There is no longer enough purchasing power in the hands of people who will spend it to grow the economy. For the last 30 years, the oligarchy tried to swap in easy credit to put (unsustainable) purchasing power into the hands of the people who were no longer getting meaningful raises, but of course, debts eventually need to be repaid.
There is an old saw – “A rising tide lifts all boats.” – that is, economic growth makes everyone better off. This can be true, but if all the water is dammed up in the yacht harbor, then the only boats rising are the yachts of the rich, while the rest of us are left to languish aground in the shallows. This is where we’ve been for the last 30 years.
The arguments of the Apologists Of Wealth have become more and more ludicrous.
I’ve read that the current young generation is lazy, unlike their industrious parents and grandparents. Well, I work at a tech start-up in San Francisco, and I’m here to tell you: the young people in my office work 50, 60, even 80 hour weeks without complaint.I’ve heard that young people today are childish hedonists who don’t know the meaning of sacrifice. Older people have been making that claim about young people since dirt was new, and (as always) it is horse dung. I mean, who do you think is busy getting their legs blown off in Iraq and Afghanistan? Plus, unlike their parents and grandparents, none of them are draftees. But that aside – hedonists? Most of the guys I work with don’t even have girlfriends. I’ll admit this probably has something to do with the fact that, due to a diet consisting mostly of Cheetos and Red Bull, their complexions look as if they’ve been subjected to carpet bombing by the Air Force, but mostly that they work insane hours.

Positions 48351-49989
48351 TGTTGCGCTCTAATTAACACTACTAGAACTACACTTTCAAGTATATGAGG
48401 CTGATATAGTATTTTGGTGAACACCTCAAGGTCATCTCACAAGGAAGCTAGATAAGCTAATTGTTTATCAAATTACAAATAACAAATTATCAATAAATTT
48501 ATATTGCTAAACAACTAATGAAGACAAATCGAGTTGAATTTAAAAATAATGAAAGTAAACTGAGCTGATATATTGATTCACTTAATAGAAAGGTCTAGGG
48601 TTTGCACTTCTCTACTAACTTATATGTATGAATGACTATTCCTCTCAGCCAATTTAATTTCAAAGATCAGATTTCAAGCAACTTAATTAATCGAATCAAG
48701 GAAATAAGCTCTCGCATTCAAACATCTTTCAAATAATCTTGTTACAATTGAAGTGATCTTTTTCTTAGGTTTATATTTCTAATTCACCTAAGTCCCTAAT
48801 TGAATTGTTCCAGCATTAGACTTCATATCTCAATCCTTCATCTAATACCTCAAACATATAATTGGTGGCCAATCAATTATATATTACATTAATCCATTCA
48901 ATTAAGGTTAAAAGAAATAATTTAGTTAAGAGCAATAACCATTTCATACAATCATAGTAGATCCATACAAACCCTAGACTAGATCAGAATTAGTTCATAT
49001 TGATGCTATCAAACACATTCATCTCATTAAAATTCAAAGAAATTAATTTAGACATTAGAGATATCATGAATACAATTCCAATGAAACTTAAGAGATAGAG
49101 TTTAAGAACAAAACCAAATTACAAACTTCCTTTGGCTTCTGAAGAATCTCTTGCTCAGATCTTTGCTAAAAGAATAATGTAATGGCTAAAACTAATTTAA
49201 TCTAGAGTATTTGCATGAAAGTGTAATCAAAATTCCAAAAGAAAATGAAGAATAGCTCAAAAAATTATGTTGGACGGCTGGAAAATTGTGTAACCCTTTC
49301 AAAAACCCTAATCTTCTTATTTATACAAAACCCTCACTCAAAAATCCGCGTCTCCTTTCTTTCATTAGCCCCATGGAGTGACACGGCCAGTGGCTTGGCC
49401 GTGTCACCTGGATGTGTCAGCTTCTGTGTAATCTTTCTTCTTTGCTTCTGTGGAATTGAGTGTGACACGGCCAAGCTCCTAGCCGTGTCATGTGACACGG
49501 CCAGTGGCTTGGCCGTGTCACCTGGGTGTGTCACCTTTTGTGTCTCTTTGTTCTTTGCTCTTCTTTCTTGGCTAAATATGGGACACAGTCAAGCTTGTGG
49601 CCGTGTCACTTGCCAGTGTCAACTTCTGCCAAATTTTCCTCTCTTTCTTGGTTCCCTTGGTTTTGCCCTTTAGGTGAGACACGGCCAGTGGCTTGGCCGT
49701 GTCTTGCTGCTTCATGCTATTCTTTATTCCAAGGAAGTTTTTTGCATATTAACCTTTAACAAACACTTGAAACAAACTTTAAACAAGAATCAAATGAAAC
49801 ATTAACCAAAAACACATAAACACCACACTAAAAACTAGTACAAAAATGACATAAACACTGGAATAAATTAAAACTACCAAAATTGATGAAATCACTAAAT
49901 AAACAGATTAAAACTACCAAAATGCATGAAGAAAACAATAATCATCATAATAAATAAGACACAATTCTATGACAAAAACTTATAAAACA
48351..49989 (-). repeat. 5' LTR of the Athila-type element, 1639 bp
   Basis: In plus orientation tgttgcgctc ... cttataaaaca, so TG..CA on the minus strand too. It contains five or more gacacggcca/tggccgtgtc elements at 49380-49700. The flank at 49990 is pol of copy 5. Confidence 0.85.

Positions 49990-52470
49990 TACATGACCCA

Can you find hedonists among today’s young? Sure. It’s worth recalling, however, that the much-fetishized “greatest generation” spent the 1920s and thirties dancing until the wee hours at juke joints and guzzling gin.
The B.S. only serves to deflect well-deserved blame from greedy people who have rigged the game so that the lion’s share of the benefits of economic growth go to them (see chart).